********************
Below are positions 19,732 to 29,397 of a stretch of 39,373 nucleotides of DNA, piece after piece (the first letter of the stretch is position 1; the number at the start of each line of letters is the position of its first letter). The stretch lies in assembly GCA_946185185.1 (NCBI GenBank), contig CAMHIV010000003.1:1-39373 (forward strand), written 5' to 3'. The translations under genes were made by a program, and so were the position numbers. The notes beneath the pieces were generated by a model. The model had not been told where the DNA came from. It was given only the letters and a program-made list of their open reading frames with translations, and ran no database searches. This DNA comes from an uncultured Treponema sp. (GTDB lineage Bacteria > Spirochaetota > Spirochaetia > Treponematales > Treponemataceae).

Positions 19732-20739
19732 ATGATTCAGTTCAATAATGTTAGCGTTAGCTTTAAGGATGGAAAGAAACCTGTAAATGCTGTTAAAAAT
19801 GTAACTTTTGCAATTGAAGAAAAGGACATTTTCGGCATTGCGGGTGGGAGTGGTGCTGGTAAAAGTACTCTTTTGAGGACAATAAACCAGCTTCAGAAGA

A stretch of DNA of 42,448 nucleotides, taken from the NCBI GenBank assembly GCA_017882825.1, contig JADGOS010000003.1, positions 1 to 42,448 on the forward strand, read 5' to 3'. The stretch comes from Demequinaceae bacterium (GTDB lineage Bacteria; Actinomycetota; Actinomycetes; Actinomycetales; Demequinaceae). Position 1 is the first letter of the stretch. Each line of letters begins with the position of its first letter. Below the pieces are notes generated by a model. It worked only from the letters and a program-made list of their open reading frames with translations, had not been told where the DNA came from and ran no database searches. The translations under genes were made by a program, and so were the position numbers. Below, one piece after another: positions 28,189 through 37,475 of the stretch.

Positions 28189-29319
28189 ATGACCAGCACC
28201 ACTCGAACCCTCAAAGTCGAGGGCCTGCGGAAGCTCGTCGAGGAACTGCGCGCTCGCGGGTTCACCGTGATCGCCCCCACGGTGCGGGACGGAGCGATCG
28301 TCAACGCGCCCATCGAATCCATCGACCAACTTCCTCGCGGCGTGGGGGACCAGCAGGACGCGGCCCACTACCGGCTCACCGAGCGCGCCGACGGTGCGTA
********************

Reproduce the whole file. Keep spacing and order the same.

Below are positions 19,732 to 29,397 of a stretch of 39,373 nucleotides of DNA, piece after piece (the first letter of the stretch is position 1; the number at the start of each line of letters is the position of its first letter). The stretch lies in assembly GCA_946185185.1 (NCBI GenBank), contig CAMHIV010000003.1:1-39373 (forward strand), written 5' to 3'. The translations under genes were made by a program, and so were the position numbers. The notes beneath the pieces were generated by a model. The model had not been told where the DNA came from. It was given only the letters and a program-made list of their open reading frames with translations, and ran no database searches. This DNA comes from an uncultured Treponema sp. (GTDB lineage Bacteria > Spirochaetota > Spirochaetia > Treponematales > Treponemataceae).

Positions 19732-20739
19732 ATGATTCAGTTCAATAATGTTAGCGTTAGCTTTAAGGATGGAAAGAAACCTGTAAATGCTGTTAAAAAT
19801 GTAACTTTTGCAATTGAAGAAAAGGACATTTTCGGCATTGCGGGTGGGAGTGGTGCTGGTAAAAGTACTCTTTTGAGGACAATAAACCAGCTTCAGAAGA

A stretch of DNA of 42,448 nucleotides, taken from the NCBI GenBank assembly GCA_017882825.1, contig JADGOS010000003.1, positions 1 to 42,448 on the forward strand, read 5' to 3'. The stretch comes from Demequinaceae bacterium (GTDB lineage Bacteria; Actinomycetota; Actinomycetes; Actinomycetales; Demequinaceae). Position 1 is the first letter of the stretch. Each line of letters begins with the position of its first letter. Below the pieces are notes generated by a model. It worked only from the letters and a program-made list of their open reading frames with translations, had not been told where the DNA came from and ran no database searches. The translations under genes were made by a program, and so were the position numbers. Below, one piece after another: positions 28,189 through 37,475 of the stretch.

Positions 28189-29319
28189 ATGACCAGCACC
28201 ACTCGAACCCTCAAAGTCGAGGGCCTGCGGAAGCTCGTCGAGGAACTGCGCGCTCGCGGGTTCACCGTGATCGCCCCCACGGTGCGGGACGGAGCGATCG
28301 TCAACGCGCCCATCGAATCCATCGACCAACTTCCTCGCGGCGTGGGGGACCAGCAGGACGCGGCCCACTACCGGCTCACCGAGCGCGCCGACGGTGCGTA